Beyond Pho | Dining | Salt Lake City | Salt Lake City Weekly

Beyond Pho 

Tracking Vietnamese flavors from Midvale to Clearfield.

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click to enlarge Pho Banh's curry chicken banh mi - TED SCHEFFLER   .
  • Ted Scheffler .
  • Pho Banh's curry chicken banh mi

A positive result of the emigration to this country by Vietnamese families, both during and following the Vietnam War, is that their cuisine was exported along with parts of their culture, and it's now become part of ours. There are dozens of eateries along the Wasatch Front that feature popular Vietnamese foods such as pho and banh mi, like the two I'm focusing on here: one down south in Midvale, the other up north in Clearfield.

Pho 33 probably wouldn't have shown up on my culinary radar otherwise, but their discount dinner coupons offered through the City Weekly Store caught my attention.

The restaurant doesn't have much curb appeal. In fact, walking into a nondescript side-door off the parking lot, it looks like an underground drinking club, or a meeting space for secret societies. Frankly, it's not a whole lot better inside, décor-wise. But, it's a large space where you won't be cramped, and the staff is very friendly and welcoming.

We settled into a booth and ordered beverages (no booze here) and a couple of appetizers from the extensive menu. I was immediately struck by how low the prices were. For example, an order of fresh shrimp spring rolls is $4.50. Wrapped in rice paper, cut into six manageable pieces and served cold, two full-sized spring rolls are stuffed with tender cooked shrimp (tofu is also an option), shredded lettuce, avocado wedges, mint and thin vermicelli noodles. The thick, rich peanut dipping sauce alongside was wonderful.

Another enjoyable appetizer is dau hu me ($4.25)—firm tofu that is battered, deep-fried and coated with sesame seeds. I liked the tofu quite a lot, but couldn't detect any sesame seeds, besides those floating in the tasty garlic-soy sauce it's served with. Folks like me, who don't mind a meaty salad, will enjoy the goi bo, a salad of cubed beef filet with cucumber, celery, onion and tomato, all tossed in a zippy chile-lime dressing ($9.95).

Service could not have been friendlier or more informative, which makes Pho 33 a good choice for anyone new to Vietnamese cuisine, or who might be intimidated by the exotic menu. One stir-fry dish we enjoyed, which was recommended by our server, is lemongrass chicken ($7.50) called com ga xa. It's a simple, but flavorful plate of tender, lemongrass-infused, boneless pieces of chicken fried with onions and hot dried chili peppers, served with rice and a side salad.

Pho 33 strives to satisfy a range of palates with a pan-Asian menu where you'll find, in addition to Vietnamese dishes, ones like pad Thai, sweet-and-sour pork, Malaysian rice noodles, walnut shrimp and kung pao chicken. Still, lots of regular customers come for the pho, Vietnam's contribution to the world's great soups. At Pho 33, it ranges from $3.95 for the kids' size, to $6.50-$12.50 for adult servings. Options include tripe, meatballs, rare beef, brisket, tendon, chicken, tofu and veggie. I opted for the priciest version: pho with kobe beef ($12.50). The well-balanced beef broth was subtle and quite clear, not cloudy, with flavors and aromas of cinnamon, star anise, ginger, black cardamom and onion. A hefty portion of perfectly cooked rice noodles was submerged in the broth, with thinly sliced, lean kobe beef and scallions floating on top. Alongside were the traditional accoutrements of Thai basil, bean sprouts, cilantro, jalapeño slices and lime to use as desired.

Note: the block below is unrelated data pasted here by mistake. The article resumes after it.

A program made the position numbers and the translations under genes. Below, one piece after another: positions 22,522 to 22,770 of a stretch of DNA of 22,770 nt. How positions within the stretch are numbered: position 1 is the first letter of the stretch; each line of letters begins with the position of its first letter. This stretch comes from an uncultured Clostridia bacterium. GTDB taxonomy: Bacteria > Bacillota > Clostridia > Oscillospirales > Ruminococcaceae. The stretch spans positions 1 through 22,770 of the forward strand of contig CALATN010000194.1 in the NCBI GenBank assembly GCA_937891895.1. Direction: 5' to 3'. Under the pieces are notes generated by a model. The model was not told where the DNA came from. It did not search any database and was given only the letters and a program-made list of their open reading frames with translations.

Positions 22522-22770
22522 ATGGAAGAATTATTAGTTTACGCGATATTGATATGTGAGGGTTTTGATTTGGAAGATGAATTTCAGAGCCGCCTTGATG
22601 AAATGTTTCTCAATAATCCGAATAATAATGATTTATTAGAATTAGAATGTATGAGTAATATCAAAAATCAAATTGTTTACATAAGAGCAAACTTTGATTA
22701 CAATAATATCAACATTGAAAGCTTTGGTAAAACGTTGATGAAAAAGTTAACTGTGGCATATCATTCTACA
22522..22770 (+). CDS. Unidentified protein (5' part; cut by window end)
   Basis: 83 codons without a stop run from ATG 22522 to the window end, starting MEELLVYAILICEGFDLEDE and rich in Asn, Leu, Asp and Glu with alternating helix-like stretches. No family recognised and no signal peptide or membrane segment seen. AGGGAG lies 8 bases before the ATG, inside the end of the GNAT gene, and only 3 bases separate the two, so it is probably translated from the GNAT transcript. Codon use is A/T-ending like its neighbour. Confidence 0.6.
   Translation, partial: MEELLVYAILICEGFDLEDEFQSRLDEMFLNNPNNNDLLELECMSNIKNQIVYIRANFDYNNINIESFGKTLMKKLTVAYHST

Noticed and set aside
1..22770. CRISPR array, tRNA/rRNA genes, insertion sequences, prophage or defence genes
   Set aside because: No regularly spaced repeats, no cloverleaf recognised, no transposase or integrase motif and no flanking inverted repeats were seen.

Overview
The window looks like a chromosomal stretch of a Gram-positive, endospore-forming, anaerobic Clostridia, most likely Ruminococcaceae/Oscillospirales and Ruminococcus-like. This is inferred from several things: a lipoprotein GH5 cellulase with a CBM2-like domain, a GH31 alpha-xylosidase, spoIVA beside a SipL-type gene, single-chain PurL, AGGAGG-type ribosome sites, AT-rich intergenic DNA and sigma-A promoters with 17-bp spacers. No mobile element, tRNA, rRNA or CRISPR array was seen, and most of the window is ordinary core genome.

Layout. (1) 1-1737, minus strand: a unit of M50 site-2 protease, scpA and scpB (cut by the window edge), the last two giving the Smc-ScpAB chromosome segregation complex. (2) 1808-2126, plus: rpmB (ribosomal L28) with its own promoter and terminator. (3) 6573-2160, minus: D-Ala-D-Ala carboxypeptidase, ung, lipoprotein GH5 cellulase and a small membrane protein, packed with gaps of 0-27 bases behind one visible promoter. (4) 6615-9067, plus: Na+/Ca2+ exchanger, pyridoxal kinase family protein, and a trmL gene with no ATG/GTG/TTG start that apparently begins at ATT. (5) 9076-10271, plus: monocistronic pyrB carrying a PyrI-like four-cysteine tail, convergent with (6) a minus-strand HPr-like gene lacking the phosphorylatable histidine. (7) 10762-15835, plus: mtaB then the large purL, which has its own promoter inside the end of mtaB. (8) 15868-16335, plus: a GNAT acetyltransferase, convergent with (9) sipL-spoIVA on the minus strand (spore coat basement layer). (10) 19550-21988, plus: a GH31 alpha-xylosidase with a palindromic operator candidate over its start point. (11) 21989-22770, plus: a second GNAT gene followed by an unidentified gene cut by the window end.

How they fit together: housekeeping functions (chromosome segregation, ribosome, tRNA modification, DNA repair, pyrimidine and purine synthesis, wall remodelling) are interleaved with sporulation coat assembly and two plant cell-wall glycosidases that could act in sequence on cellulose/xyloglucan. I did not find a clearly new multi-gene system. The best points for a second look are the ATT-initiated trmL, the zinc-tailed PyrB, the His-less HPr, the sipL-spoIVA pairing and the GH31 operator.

While heading up to Ogden recently, I spotted a little Vietnamese eatery just off the interstate in Clearfield. Pho Banh is a Vietnamese sandwich and noodle shop located in the Legend Hills development just north of Layton, which is also home to Lucky Slice Pizza, Chen's Asian Cuisine, Tepanyaki Japanese Steakhouse and Sushi Ya.

I wasn't sure what to expect, but left Pho Banh saying, "I'll be back!" Low prices and super-friendly service will have you saying the same.

It's a tiny place where you order at the counter, and much of the food is served on Styrofoam. We grabbed an order of shrimp spring rolls ($2.75) from the refrigerated self-serve shelves (where you'll also find avocado rolls, cold drinks and such) and placed an order for pho and banh mi. I felt a little guilty—like I'd just committed a bank heist—when the bill, including drinks, came to less than $20 for two hungry people.

The shrimp rolls—steamed shrimp, shredded carrots, lettuce and vermicelli in rice paper—were satisfying, especially for a mere $2.75. My wife enjoyed an excellent banh mi sandwich—there are 10 different ones to choose from—of cari ga, or curried chicken. The sandwiches are served on slightly crisp, lightly toasted hoagie-style rolls with butter, cucumber, jalapeño, cilantro, carrot, pickles and lettuce, plus whatever main ingredients you'd like. Options include barbecue lemongrass pork, teriyaki chicken, garlic beef, lemongrass tofu, grilled pork meatballs and traditional pork. Beyond the alluring flavors and textures—spicy and sweet, crunchy and soft—the cari ga was also a bargain; it was much more than we could eat in a single sitting. Luckily, Pho Banh is well-equipped for food on the fly. It's the perfect place to grab a to-go meal the next time you find yourself hankering for Vietnamese flavors in Clearfield.

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